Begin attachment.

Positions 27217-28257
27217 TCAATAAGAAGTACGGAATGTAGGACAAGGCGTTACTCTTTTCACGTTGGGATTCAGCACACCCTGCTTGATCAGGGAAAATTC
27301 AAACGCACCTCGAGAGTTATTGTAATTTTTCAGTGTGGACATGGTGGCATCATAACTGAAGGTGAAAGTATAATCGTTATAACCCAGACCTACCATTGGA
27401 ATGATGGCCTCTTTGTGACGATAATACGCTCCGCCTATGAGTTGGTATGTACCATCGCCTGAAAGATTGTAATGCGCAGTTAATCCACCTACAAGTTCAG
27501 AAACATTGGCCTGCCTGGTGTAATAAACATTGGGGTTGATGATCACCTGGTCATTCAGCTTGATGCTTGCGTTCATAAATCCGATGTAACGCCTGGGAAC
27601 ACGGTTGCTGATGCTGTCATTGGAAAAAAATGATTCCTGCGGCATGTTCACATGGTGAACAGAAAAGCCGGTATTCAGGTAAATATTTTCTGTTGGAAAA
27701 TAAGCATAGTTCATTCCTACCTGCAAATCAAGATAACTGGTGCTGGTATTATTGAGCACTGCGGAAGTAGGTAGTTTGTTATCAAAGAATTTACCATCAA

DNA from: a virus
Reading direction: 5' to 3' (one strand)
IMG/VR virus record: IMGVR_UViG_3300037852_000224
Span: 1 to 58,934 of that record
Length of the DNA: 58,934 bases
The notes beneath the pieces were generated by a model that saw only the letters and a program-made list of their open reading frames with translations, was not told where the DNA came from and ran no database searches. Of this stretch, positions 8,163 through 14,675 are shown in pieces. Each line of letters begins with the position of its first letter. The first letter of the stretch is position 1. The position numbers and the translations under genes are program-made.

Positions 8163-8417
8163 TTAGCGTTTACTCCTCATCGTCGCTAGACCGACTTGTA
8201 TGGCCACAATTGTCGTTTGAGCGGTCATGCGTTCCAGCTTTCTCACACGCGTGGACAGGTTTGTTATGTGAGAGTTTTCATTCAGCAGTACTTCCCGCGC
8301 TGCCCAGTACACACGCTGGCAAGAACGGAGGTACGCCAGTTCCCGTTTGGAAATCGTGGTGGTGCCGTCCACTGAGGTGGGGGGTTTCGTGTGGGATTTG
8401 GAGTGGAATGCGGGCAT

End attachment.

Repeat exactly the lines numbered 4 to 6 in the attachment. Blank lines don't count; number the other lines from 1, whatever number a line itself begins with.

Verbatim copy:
27401 ATGATGGCCTCTTTGTGACGATAATACGCTCCGCCTATGAGTTGGTATGTACCATCGCCTGAAAGATTGTAATGCGCAGTTAATCCACCTACAAGTTCAG
27501 AAACATTGGCCTGCCTGGTGTAATAAACATTGGGGTTGATGATCACCTGGTCATTCAGCTTGATGCTTGCGTTCATAAATCCGATGTAACGCCTGGGAAC
27601 ACGGTTGCTGATGCTGTCATTGGAAAAAAATGATTCCTGCGGCATGTTCACATGGTGAACAGAAAAGCCGGTATTCAGGTAAATATTTTCTGTTGGAAAA